Cox’s and competing risks’ proportional hazard analyses
Finally, Cox’s and competing risks’ proportional hazard analyses were performed to assess the prognostic value of surgery in PUC patients (Fig. 2). Surgery of the primary site independently predicted statistically significantly higher OS and CSS in both age group (< 70 years, OS: p < 0.001, CSS: p < 0.001; ≥ 70 years, OS: p < 0.001, CSS: p < 0.001), both AJCC T stages (T0/T1/T2, OS: p < 0.001, CSS: p < 0.001; T3/T4, OS: p < 0.001, CSS: p < 0.001), both AJCC N stages (N0, OS: p < 0.001, CSS: p < 0.001; N1/N2, OS: p < 0.001, CSS: p < 0.001), both AJCC stage groups (I/ II, OS: p = 0.013, CSS: p < 0.001; III /IV, OS: p < 0.001, CSS: p = 0.034), both sexes (male, OS: p < 0.001, CSS: p < 0.001; female, OS: p < 0.001, CSS: p < 0.001), the larger tumor size group (OS: p < 0.001, CSS: p < 0.001), and the M0 group (OS: p < 0.001, CSS: p < 0.001), but surgery of the primary site was not an independent risk factor in the M1 group (OS: p = 0.374, CSS: p = 0.640) or the other histology group (OS: p = 0.074, CSS: p = 0.067). Notably, surgery of the primary site was an independent risk factor in the smaller tumor size group based only on the competing risks’ proportional hazard analyses (p = 0.002).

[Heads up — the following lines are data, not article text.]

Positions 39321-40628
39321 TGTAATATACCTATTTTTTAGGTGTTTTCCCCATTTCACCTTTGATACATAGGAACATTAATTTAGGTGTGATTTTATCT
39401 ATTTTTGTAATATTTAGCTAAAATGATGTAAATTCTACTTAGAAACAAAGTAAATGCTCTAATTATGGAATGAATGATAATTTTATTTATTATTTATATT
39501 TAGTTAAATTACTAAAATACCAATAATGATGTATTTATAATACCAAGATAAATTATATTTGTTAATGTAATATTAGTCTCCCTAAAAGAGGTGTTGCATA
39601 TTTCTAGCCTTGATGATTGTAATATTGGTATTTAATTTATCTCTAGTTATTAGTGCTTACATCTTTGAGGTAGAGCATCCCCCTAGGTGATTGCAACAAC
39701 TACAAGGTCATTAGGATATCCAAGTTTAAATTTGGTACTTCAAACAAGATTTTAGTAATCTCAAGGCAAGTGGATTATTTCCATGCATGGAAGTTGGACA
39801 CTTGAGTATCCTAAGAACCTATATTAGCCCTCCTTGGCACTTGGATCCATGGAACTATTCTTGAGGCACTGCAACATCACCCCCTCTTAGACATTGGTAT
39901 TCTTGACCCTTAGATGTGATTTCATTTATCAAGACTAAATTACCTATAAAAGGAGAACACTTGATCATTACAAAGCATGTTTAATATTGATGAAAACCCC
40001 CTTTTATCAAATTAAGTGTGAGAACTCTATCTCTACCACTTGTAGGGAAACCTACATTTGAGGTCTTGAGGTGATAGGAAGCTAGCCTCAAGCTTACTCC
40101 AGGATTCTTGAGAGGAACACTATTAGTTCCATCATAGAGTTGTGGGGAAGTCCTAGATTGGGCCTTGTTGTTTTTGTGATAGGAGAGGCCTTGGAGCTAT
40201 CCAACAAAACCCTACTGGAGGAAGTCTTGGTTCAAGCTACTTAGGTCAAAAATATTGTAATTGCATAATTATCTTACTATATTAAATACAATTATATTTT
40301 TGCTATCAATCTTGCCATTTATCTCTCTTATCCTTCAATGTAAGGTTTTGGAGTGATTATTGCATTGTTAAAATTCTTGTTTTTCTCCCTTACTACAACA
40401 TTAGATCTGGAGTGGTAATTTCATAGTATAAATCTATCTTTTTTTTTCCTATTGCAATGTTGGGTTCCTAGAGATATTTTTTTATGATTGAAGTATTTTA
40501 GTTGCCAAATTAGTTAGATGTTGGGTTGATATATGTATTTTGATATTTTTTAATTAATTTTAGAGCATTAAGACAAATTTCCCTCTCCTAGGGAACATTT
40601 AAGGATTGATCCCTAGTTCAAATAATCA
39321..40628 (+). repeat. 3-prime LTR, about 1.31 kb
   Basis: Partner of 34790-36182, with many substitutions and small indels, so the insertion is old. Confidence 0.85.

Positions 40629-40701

PUC is an aggressive and rare carcinoma, comprising < 1% of all genitourinary malignancies [7, 13]. The disease management of PUC requires multimodal therapy to improve functional outcome and quality of life. According to the National Comprehensive Cancer Network (NCCN) and European Association of Urology (EAU) guidelines, partial urethrectomy or urethra-sparing surgery is a valid treatment option for localized distal tumors (I/II stage), and Ta-Tis-T1 PUC can also be treated with a repeat transurethral or transvaginal resection. For patients with locally advanced disease (III/IV stage), multimodal treatment strategies are needed to optimize local control and prognosis. Chemotherapy followed by surgery or radiation therapy and concurrent chemoradiation with or without surgery have been shown to lead to an improvement in survival [2, 7, 14, 15]. However, given the rarity of PUC, there are few prospective multi-institutional studies to compare the effectiveness of various multimodal therapies, and the role of surgery in the management of PUC remains contentious.